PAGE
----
A twin-engine skydiving plane took off Friday evening for a "sunset tandem" flight, but it never made it back to loved ones waiting on the ground. Per NBC News, officials say the plane—reported by Hawaii News Now to be a Beechcraft King Air 65 run by the Oahu Parachute Center—crashed near Dillingham Airfield on Oahu, Hawaii, around 6:30pm, and when firefighters converged on the scene, the remains of the aircraft were consumed in flames, Honolulu Fire Department officials say. A volunteer skydiving instructor told Hawaii News Now there'd been nine people on the plane: the pilot, five working skydivers, and three students. The Hawaii DOT and other officials say there are no apparent survivors.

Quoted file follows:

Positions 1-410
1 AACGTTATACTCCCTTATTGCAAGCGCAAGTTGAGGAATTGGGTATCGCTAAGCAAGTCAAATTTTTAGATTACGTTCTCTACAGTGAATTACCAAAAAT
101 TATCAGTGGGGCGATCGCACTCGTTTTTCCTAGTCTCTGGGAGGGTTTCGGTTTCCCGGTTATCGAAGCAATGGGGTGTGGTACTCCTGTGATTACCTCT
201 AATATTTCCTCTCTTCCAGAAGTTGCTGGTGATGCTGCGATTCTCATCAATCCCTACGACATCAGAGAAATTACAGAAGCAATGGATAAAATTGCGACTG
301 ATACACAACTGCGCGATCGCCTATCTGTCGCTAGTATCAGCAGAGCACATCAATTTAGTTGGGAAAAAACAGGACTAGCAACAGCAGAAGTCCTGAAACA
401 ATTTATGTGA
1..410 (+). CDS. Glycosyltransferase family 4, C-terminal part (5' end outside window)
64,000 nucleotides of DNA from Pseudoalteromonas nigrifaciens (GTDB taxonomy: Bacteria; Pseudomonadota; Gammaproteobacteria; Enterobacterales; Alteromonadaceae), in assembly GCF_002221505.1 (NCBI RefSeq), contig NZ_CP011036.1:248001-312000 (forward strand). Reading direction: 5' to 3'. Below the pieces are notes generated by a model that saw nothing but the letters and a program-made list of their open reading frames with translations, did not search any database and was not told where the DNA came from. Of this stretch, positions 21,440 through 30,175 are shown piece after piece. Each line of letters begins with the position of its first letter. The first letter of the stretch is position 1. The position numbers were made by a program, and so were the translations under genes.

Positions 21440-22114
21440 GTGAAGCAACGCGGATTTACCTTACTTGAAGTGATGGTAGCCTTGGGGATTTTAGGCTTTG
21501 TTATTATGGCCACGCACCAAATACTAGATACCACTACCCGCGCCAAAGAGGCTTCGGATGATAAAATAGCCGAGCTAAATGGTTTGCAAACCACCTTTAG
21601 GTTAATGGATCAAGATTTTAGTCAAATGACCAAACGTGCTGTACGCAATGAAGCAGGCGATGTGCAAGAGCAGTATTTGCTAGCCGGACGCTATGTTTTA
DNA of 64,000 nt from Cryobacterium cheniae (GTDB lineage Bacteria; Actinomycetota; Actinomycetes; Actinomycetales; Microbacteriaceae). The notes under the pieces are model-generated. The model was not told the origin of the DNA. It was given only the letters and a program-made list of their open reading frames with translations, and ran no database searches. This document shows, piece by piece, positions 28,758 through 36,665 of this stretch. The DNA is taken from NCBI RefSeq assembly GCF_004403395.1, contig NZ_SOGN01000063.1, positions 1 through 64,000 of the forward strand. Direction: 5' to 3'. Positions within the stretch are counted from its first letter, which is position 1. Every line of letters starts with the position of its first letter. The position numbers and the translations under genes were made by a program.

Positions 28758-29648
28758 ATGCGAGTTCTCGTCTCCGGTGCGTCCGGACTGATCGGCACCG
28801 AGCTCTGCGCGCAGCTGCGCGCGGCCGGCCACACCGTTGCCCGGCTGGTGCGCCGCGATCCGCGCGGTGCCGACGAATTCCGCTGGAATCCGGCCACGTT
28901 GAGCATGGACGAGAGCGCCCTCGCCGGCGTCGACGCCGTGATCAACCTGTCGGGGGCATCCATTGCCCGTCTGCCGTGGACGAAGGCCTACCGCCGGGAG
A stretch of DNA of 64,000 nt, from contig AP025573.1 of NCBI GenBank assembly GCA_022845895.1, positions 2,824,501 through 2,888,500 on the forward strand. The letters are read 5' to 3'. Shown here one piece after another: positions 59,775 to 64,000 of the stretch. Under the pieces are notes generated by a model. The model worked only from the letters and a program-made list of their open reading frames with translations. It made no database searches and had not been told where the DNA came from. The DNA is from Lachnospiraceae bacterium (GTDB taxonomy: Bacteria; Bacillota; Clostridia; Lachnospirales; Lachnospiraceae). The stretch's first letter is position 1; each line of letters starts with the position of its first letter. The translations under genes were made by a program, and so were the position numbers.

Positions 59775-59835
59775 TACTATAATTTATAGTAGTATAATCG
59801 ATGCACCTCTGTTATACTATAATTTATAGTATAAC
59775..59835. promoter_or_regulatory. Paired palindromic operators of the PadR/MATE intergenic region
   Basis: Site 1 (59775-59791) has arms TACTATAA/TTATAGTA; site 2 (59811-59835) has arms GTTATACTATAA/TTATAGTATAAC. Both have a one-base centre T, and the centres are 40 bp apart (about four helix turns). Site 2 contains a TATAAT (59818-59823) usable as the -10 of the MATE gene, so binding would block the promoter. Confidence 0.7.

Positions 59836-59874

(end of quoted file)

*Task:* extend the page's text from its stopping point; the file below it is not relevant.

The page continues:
"We are mourning this terrible tragedy," Hawaii DOT Director Jade Butay says, while Fire Chief Manuel Neves notes, "It is very difficult. In my 40 years as a firefighter here in Hawaii, this is the most tragic aircraft incident we've had." Neves adds that family members of some of the victims were waiting for them to come back from their jump and may have seen the plane plummet from the sky. The crash is believed to be one of the deadliest civilian airplane accidents in recent Hawaii history. CNN reports that the names of the victims haven't been released. The Federal Aviation Administration and National Transportation Safety Board are investigating the crash. (Read more Hawaii stories.)